Quoted text here. Click to load it

Wrong, depends on the size of of the generator or alternator and the
load on it.

Quoted text here. Click to load it


Re: using natural gas to generate electricity
MMMM SO  THE LOAD  on a engine  FROM A CAR  ( 1 TON OR SO ) is  less than
turning a generator ??  ummm you are  COMPLETELY WRONG. !!!



Quoted text here. Click to load it



Re: using natural gas to generate electricity
Quoted text here. Click to load it

hahahahaha. Tske foot, open mouth, inser foot and chew.
Hint; how long is a piece of string?
Though I doubt you will get it.
<probably doesn't realise that generators come in various sizes>

Re: using natural gas to generate electricity
Quoted text here. Click to load it


May be he is thinking of the cars small gen,alt.
You could put gens.alts. that overload motor or that underload motor

Re: using natural gas to generate electricity
Quoted text here. Click to load it

I think with that poster you dont get his name and "think" in the same
sentence.


Re: using natural gas to generate electricity
you are all retarded .... the less load u pull the less energy u use u
imbociles/.



Quoted text here. Click to load it



Re: using natural gas to generate electricity
looks like you dont get it cause you cannot comprehend  that it takes more
energy to  pull 1 tonne  than it does to pull 500 kg..


Quoted text here. Click to load it



Re: using natural gas to generate electricity
Quoted text here. Click to load it

Yeah you are correct that it takes twice as much, but what you don't
get is that it takes no energy to "pull one tonne"
and twice nothing is still nothing.

Generators also turn with little mechanical resistance when there is no
electrical load connected. when you connect a electrical load the
mechanical load presented by the generator also increases.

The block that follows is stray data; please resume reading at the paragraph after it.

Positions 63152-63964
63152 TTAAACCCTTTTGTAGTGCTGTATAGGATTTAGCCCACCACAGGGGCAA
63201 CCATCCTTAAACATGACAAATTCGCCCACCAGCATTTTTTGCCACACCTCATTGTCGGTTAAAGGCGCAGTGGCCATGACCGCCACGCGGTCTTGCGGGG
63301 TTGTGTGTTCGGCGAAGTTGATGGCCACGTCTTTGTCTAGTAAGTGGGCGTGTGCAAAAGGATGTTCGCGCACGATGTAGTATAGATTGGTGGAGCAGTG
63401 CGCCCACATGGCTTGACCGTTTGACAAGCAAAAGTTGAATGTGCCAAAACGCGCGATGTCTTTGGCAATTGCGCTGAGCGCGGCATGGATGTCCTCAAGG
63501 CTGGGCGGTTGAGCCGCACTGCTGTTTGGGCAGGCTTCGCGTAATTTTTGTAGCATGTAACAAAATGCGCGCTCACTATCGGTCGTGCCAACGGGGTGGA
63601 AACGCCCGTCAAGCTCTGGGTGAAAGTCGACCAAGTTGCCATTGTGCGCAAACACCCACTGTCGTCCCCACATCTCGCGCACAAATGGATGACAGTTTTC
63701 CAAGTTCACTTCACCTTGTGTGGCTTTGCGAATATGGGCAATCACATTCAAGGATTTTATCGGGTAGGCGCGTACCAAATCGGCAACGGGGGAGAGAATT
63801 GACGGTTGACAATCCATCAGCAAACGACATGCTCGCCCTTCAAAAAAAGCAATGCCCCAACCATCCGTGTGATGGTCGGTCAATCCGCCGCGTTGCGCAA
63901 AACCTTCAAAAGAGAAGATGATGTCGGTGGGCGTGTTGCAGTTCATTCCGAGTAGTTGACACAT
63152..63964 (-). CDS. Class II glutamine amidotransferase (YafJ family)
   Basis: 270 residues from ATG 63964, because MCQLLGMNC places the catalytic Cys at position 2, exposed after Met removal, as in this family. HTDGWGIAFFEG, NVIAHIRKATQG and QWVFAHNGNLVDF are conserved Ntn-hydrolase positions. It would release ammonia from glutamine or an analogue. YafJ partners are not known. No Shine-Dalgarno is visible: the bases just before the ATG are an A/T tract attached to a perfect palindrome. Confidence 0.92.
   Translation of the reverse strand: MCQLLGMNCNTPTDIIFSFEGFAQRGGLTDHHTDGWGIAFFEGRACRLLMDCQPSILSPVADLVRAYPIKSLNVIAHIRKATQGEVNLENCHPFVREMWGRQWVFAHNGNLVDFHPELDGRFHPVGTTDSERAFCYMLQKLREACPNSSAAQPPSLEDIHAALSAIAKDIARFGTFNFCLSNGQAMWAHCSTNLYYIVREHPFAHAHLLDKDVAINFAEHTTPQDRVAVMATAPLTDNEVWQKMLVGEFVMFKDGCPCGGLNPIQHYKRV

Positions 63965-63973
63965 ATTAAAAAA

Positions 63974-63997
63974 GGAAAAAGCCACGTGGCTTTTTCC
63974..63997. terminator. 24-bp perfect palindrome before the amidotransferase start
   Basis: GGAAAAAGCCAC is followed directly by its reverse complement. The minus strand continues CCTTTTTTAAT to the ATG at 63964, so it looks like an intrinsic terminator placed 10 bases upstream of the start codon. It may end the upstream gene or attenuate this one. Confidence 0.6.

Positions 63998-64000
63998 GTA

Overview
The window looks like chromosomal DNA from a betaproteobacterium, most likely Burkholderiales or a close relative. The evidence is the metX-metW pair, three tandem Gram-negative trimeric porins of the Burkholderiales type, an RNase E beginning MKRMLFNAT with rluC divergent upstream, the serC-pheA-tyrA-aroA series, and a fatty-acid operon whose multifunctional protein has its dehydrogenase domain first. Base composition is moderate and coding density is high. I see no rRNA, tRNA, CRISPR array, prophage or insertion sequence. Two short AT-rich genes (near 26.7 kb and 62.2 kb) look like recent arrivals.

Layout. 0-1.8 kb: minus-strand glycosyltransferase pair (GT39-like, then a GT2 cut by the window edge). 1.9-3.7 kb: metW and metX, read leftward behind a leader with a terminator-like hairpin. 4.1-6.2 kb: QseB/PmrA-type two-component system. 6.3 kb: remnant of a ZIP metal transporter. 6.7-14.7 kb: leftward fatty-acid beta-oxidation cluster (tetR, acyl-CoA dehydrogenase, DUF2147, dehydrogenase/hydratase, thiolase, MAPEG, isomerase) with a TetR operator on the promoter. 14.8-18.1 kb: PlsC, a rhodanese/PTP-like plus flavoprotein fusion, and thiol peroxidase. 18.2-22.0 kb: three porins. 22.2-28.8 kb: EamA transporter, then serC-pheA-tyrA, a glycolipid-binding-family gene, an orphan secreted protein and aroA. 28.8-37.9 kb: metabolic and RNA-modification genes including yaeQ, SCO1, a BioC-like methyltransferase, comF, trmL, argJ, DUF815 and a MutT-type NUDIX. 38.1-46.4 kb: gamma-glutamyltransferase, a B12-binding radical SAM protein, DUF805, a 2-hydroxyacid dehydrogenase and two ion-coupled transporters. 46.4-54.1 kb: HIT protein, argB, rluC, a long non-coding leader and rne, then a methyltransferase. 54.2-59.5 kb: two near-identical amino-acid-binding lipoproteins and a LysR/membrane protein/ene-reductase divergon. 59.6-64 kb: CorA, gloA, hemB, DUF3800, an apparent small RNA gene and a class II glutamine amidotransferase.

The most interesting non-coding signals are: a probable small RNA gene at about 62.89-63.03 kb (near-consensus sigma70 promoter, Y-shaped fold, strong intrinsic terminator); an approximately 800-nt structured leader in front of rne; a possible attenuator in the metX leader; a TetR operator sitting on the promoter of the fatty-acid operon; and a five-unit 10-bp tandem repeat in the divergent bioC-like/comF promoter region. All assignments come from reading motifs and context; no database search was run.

Stepper mpotors (like you find inside junk inkjet printers and page
scanners) make neat little generators, get one, do some experiments.

--
⚂⚃ 100% natural

---

Re: using natural gas to generate electricity
Quoted text here. Click to load it


I'm not an expert, but trust me generators are nasty things to deal
with. Peak loads, as with comercial generation is the main concern. Here
the mains power is dodgey and every block of units has a generator. To
provide enough power during peak times you need a large unit, which is
then not economical to run when loads are down. Daylight hours all you
are running are fridges and hot water. Night sees air-con, cooking and
almost every appliance the tenant can find to turn on. Not trying to
rain on your parade but this whole town runs on generators, sometimes
for weeks on end (2nd largest city in the country). The only guys that
benefit are the mechanics and sparkeys that make a killing on servicing
the noisy brutes.

--
Brad Leyden
6° 43.5816' S 146° 59.3097' E  WGS84
We've slightly trimmed the long signature. Click to see the full one.
Re: using natural gas to generate electricity

"Mr Mac"

Quoted text here. Click to load it

** Completely nuts.

If you have gas available  -  then so do all your neighbours.

They will already be using it DIRECTLY it for hot water, cooking and home
heating  - which are the 3 major consumers of energy in a home.  Only their
fridges, CFL lights and small appliances use electricity -  plus air con if
they have any.

Gas homes generally have rather small electric bills.

BTW:

Gas appliances are rather inefficient as much waste heat energy goes up
flues etc.


....  Phil



Re: using natural gas to generate electricity
Quoted text here. Click to load it

That's a bit like buying a PC and calling yourself an ISP.

Re: using natural gas to generate electricity

Quoted text here. Click to load it
<Snip>
Quoted text here. Click to load it
I had a similar idea on a much smaller scale ie convert one of those
small el cheapo generators from Bunnings to run on natural gas and use
it for backup during power outages.

Suspect this may not be possible as they are 2 strokes so presumably
lubrication would be a problem?

Anyway, as I would have to pay someone to do the conversion, I imagine
this would be a really bad idea financially.

Dave Goldfinch